Peel and great three large carrots and one small celeriac. Use juice of one lemon, a table spoon of olive oil, a table spoon of cider vinegar, a teaspoon of honey (Shetland of course in my case), pepper and a tiny pinch of salt to season the salad. And if you like capers throw a small handful in too. And take a big spoon to sample… Enjoy!

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Inspired… and in awe

Yesterday we spent a most enjoyable afternoon in Shetland’s Westside – namely in Sandness. Transition Turrifield held their third open day this summer and they also put on a small farmers’ market and teas, soup, bannocks and homebakes in Sandness Hall. A perfect reason for a little drive West, I thought, especially since the weather was lovely too.

It’s always great exploring different areas and corners of Shetland but the Westside must be my favourite as the lanscape is really beautiful. There are miles of quiet single-track roads with many hidden lochs that shine like gems, nestled in the hills. And sheep roam free. The vistas are juxstaposed with peatbanks with lovely dark peat and white crofthouses, dotted in the landscape. It feels like the Westside is Shetland in miniature. And then there are the egg and veg boxes beside the roads… it’s so exciting buying local produce and having the element of surprise as sometimes there can also be homemade cakes, jams or preserves. The whole experience feels like a little treasure hunt!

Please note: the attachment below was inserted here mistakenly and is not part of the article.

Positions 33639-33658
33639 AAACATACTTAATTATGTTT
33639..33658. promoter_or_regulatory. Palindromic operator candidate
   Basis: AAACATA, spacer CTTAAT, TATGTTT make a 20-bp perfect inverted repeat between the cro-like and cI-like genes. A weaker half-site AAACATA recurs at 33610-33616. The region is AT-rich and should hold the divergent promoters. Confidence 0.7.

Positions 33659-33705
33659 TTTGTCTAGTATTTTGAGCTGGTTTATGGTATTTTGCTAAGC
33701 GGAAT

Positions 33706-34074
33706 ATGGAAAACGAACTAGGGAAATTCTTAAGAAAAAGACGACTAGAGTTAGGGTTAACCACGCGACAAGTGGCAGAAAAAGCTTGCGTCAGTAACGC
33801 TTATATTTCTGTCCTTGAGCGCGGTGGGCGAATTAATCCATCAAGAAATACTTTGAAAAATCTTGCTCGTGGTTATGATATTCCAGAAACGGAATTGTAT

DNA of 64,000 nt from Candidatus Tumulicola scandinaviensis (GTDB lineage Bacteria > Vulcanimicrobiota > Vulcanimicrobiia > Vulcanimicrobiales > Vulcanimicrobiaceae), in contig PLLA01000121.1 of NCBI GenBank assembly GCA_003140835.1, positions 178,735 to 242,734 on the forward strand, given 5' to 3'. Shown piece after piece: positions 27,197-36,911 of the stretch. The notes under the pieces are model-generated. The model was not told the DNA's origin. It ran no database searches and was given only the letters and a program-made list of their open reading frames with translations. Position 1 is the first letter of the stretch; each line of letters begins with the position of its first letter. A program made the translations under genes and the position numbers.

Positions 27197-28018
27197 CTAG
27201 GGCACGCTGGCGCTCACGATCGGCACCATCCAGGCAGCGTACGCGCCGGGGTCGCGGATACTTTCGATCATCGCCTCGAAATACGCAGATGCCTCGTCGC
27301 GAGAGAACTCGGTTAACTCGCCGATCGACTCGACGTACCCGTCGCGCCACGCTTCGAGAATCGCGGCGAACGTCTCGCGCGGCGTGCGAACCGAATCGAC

So after a plate of tasty soup and a spot of shopping at the hall (we bought some veg, Shetland cheese, pork, beer and fudge) we set of to the croft at Turriefeld. And what a busy place it was! Cars and people everywhere. It was great being back again and seeing how everything grows as the season progresses. In June we spent an ejoyable day with Penny and Alan learning how to build a polytunnel from discarded salmon cage pipes and plastic sheeting. Back then it was a cloudy day with a lot of wind so we didn’t get a chance to finish the tunnel and put the sheet on. (I’ll write about that experience another time.)